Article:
Favorite genres are traditional mystery, police procedurals, espionage, Eurocrime, literary fiction and nonfiction history, especially WW2 and Cold War. I write about crime fiction at Read Me Deadly (www.readmedeadly.com)
I knew the basics of the Dreyfus Affair, but what I didn't know is that the most interesting parts of the story happen when Captain Albert Dreyfus is offstage. First off, I should say that although this book is classified as fiction, author Robert Harris tells us that his goal is to use the techniques of a novel to retell the true story of the Dreyfus Affair. The characters and the events are real.
The central figure in this very dramatic story is Colonel Georges Picquart. As someone who had become acquainted with Dreyfus some years earlier when Dreyfus was a young officer training at the military college where Picquart taught. Picquart was present at Dreyfus's arrest by the army on charges of passing secret military information to German agents. Picquart had no trouble believing in Dreyfus's guilt, in part because Picquart was an anti-Semite, as most soldiers were.
Dreyfus was convicted and sentenced to life imprisonment in terrible conditions on Devil's Island, 8,000 miles from France. He left behind a young wife, two small children and other family members who were determined to use the family's considerable wealth to exonerate Dreyfus.
None of this was of any particular interest to Picquart, until he was assigned, shortly after Dreyfus's conviction, to become the chief of the military's secret intelligence bureau, called the "Statistical Section." Almost by accident, Picquart soon discovered that the evidence against Dreyfus was almost nonexistent, but that there was good evidence that the real traitor was a womanizer, gambler and cheat, Major Walsin Esterhazy.
This is the set-up to what becomes a story that would be too unbelievable as an original piece of fiction. But it's only too plausible today, when we've become jaded by seeing how, all over the world, political, military, religious forces and their associates often place their own institutional interests above quaint concepts like truth, honor and justice. Dreyfus, Picquart and other individuals were just pawns in a chess game for the various institutions' visions of the future of France and its military. But chess game is putting it too politely. This was a game of double-dealing, dirty tricks and possibly even murder.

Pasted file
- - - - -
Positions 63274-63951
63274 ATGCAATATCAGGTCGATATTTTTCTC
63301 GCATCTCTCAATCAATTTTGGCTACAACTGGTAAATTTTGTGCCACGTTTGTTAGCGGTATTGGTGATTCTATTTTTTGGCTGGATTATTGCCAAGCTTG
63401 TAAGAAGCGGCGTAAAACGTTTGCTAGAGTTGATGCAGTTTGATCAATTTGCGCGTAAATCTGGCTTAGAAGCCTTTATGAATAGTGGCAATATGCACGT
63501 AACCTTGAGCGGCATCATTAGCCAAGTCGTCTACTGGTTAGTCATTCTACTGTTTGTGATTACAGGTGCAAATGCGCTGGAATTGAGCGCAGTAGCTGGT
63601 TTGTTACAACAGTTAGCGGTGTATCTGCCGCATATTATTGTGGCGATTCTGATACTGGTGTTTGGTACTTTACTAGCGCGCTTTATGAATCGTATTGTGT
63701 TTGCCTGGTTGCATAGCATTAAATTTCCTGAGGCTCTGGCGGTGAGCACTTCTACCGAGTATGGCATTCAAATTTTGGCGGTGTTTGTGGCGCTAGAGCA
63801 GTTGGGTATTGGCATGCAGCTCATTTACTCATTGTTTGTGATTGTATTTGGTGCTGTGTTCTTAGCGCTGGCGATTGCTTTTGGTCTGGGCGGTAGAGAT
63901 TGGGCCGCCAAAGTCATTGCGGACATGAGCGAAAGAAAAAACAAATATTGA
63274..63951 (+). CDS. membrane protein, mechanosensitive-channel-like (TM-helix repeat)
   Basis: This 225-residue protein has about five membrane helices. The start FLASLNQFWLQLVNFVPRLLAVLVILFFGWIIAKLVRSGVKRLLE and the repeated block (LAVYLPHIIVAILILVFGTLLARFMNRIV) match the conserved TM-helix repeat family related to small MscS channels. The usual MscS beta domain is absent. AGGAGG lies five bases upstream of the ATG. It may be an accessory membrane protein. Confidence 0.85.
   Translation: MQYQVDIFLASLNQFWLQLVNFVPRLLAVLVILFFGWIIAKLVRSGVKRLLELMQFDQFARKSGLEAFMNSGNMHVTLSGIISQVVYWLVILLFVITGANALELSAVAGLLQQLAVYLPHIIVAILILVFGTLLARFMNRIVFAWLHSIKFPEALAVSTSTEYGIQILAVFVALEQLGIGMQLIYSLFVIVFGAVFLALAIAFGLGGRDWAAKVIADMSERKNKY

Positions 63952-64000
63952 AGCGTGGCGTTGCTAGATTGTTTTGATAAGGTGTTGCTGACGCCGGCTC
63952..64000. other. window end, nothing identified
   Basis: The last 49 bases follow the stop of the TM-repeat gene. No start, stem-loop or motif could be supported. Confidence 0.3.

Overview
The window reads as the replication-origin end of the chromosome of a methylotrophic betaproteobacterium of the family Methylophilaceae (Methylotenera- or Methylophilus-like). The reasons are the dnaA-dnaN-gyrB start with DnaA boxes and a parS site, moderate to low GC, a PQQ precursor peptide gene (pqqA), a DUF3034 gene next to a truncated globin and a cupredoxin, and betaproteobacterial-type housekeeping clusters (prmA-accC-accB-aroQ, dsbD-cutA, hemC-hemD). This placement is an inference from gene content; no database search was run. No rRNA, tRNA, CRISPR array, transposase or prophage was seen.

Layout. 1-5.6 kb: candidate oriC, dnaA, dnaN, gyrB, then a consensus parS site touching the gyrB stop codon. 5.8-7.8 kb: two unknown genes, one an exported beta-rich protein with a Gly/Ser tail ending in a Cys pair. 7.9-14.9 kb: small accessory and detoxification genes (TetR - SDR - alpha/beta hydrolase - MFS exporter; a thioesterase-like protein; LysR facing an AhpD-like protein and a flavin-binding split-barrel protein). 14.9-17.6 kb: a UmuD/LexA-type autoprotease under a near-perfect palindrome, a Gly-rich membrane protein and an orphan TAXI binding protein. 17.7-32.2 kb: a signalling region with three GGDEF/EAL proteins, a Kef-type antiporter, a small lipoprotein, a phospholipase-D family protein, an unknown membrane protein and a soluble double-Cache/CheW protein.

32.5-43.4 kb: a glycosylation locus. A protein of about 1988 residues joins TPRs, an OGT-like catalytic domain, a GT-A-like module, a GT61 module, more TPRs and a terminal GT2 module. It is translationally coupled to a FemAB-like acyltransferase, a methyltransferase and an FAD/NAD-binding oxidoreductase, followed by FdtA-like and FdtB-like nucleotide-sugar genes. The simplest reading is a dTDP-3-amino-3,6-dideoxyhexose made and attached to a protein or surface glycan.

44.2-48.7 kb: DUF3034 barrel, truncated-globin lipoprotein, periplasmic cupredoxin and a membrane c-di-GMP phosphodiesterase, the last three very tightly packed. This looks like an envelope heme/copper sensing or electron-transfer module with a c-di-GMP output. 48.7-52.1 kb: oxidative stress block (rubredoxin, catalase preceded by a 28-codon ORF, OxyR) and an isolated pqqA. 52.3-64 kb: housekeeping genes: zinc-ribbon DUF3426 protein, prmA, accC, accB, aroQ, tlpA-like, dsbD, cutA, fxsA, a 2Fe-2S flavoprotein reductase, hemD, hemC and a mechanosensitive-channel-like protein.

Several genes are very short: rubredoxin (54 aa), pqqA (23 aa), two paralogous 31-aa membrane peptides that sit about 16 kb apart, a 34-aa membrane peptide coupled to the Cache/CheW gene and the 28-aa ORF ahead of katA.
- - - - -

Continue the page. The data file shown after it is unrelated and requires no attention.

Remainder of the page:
The late 19th century was a time of ferment in France. The French Republic was in its infancy and besieged by monarchists, the Catholic Church and the military on one side, and socialists and anti-clericalists on the other. The Army, having suffered a humiliating defeat at the hands of Germany in the Franco-Prussian War of 1870/71, was rigid, hidebound and reactionary. The warring sides seized on the Dreyfus Affair to carry their messages, inciting a press war, whipping up the populace to riotous demonstrations and bringing the country to the brink of civil war.
Robert Harris, probably best known for his masterful novel of alternate history, Fatherland, has brought history vividly to life here. He slowly and deliberately establishes his story, but by about halfway through, events are rolling forward like a steam engine at peak running speed. Even if you already know exactly how the historical events unfolded, I think you'll find it as hard as I did to put the book down.
Harris's character portrait of Picquart paints him as more attractive than he probably was in real life. Harris doesn't make him an out-and-out hero, but he underplays Picquart's anti-Semitism as much as possible. He emphasizes that Picquart is an anti-clerical. I'm not at all sure there is much evidence for Picquart's anti-clericalism, but it helps illustrate the larger forces at work behind the Dreyfus case. And, although we don't get inside Picquart's heart and mind deeply, Harris so well describes the effect of him on the endless inquiries, trials and re-trials: "I am the founder of the school of Dreyfus studies: its leading scholar, its star professor--there is nothing I can be asked about my specialist field that I do now know: every letter and telegram, every personality, every forgery, every lie."
Harris also makes several of the Army officers almost comic-opera villains, especially Major Armand Mercier du Paty de Clam. Who knows, though; that may be accurate. Mercier du Paty de Clam (amazing name, isn't it?) was the officer principally responsible for identifying the officer who was passing secrets to the Germans. His choice of Dreyfus as the culprit seems to have been motivated by little more than Mercier du Paty de Clam's rabid anti-Semitism. And the apple didn't fall far from the tree. Mercier du Paty de Clam's son, Charles Armand Auguste Ferdinand Mercier du Paty de Clam became Commissioner General for Jewish Affairs in the Nazi collaborationist Vichy government during World War II.
I wish Harris could have worked in more detail about the political ferment behind the events described in the book, but I recognize what a challenge that would have been. Despite not having that stronger historical foundation, and some possible oversimplification of the characters, this was a completely riveting read. It's the kind of book that will stay in my mind for hours or days to come.